KUALA LUMPUR, Jun 6 – The government has accepted the resignation of Tan Sri Muhammad Ibrahim as Bank Negara Malaysia (BNM) Governor, effective today, confirming rumours that have been swirling around social media since yesterday.
However, his successor has yet to be named, with former deputy BNM Governor Datuk Nor Shamsiah Mohd Yunus being tipped to be the likely candidate to take over the helm of the central bank.
In a Whatsapp reply to Bernama’s query, Muhammad said that when he took office in May 2016, he vowed to execute the responsibility of the office of the Governor with the highest level of professionalism, integrity and honour.
However, over the past few weeks, there has been serious questions raised about whether he had fallen short of this standard and put at risk public confidence in the bank.
“As a central bank, we are only as effective as the trust and confidence that the people of Malaysia and its leaders place in us. I am prepared to relinquish my post if I no longer have the strong trust and support of the public. I cannot in good conscience continue if it affects the bank’s image and reputation.
“We are judged by the decisions we make, like for example the recent purchase of Lot 41, acquired at RM850 per square foot, which has attracted wide public interest,” he said.
Muhammad drew attention to the general perception that the land purchase was made to intentionally assist and abet the misappropriation of public funds pertaining to the corruption and scandal surrounding 1Malaysia Development Bhd (1MDB).
“This is totally untrue. Bank Negara Malaysia will never be party to any such activities that would betray the public trust in us. We abhor any semblance of corruption and abuse of power,” he stressed.
Sceptical as many may be, he said BNM did not know nor did it have any control over the proceeds of the land purchase that would be used to settle 1MDB’s obligations.
He said it was simply unthinkable for the central bank to be associated with such a controversial entity mired with accusations of fraud and mismanagement. “It is not in our nature to do such things. We even took enforcement action against them earlier.
“The 1MDB scandal has cost the country dearly and as a Malaysian myself, I am deeply angered, distressed and outraged. This is indeed a matter of significant public focus and I can understand why any association with the scandal, unintended or otherwise, is invariably met with a strong sense of public outrage,” he added.
Muhammad said his priority now was for the central bank to move forward and continue to focus on delivering its mandate to serve the Malaysian people. Referring to the purchase of Lot 41, he said it was not the first time that BNM had undertaken such a transaction.
He pointed out that the central bank had over the years, acquired several pieces of land throughout the country to enable the discharge of its mandate. In fact the present headquarters was built on three separate land acquisitions made in the 1950s and 1980s.
Another example, is the Bukit Perdana land, acquired in 2013 at the price of RM1,235 per square foot based on an independent professional valuer, upon which the ongoing construction of the Asian School of Business and the Financial Industry Training Centre are being carried out.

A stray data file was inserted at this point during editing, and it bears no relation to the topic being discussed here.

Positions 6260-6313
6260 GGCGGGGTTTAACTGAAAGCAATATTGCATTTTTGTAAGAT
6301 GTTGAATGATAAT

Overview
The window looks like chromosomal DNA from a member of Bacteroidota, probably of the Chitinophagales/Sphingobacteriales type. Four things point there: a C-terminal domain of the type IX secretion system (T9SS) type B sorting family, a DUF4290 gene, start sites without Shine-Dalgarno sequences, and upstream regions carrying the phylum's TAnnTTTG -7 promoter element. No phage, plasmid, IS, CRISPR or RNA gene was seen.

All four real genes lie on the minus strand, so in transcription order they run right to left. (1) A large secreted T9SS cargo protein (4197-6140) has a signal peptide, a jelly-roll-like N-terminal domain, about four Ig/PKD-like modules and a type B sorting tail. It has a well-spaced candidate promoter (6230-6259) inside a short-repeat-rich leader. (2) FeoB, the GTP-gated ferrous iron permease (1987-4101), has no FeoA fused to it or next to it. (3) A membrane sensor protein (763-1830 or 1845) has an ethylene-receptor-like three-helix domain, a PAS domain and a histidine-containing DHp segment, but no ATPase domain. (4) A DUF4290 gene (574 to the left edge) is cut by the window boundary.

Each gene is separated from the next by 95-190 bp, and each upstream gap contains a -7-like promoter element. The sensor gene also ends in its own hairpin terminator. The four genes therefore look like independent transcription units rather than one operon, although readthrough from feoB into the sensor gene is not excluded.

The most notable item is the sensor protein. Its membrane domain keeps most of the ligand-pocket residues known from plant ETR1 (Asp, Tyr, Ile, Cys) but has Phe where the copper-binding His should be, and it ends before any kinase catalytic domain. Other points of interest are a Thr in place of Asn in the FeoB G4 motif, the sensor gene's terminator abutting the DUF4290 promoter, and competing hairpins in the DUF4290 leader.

Muhammad said the central bank had always wanted to create greater synergies between its numerous affiliated institutions and ensure talent development for the financial sector workforce.
“With this objective in mind, we indicated our interest as early as September of 2016. We initiated the purchase of the land a year later when we knew that there was an emergent interest by the government then to sell this land.
“We believe that it was an excellent opportunity to secure an asset on fair terms that will be central to sustain our future long-term growth,” he said, adding that the vision for a Financial Education Hub was that it would also host among others, a global Islamic finance university, a Shariah academy and research centre, a financial services library, innovation labs, a cybersecurity operations centre and an integrated security command centre.
“We ensured that everything was done in the right manner, with proper governance and accountability, including compliance with all relevant laws. Internally, we deliberated this at a number of board meetings. We even recommended to the government for the sale to be best done by way of a public tender which we would be glad to participate competitively in along with any other interests.
“We also chose to publish a press release in January 2018 to inform the public of the purchase in our effort to be transparent,” he said. Coming out fresh from the experience of a Royal Commission of Inquiry on foreign exchange losses of thirty-years past, BNM was careful in making sure everything was above board, he said.
“We knew that we need to pass the test of public scrutiny in everything we do to maintain our reputation and confidence of the public,” he pointed out. Muhammad said that for more than 34 years, he had always strived to serve, to do his best in the interest of the country, its values and its people.
The office of the Governor is a heavy responsibility with great capacity for good and is also a privilege, as it entailed working with possibly the best talents Malaysia has to offer, he said. For Muhammad, Malaysia is at a critical juncture in its history.
“It is important for us to stand united as an institution in rising to the occasion. The Malaysian people expect nothing less than our full dedication and commitment. This institution is bigger than any individual, and I truly believe our best days are ahead of us. Let us draw courage, lessons and strength from this,” he added. — Bernama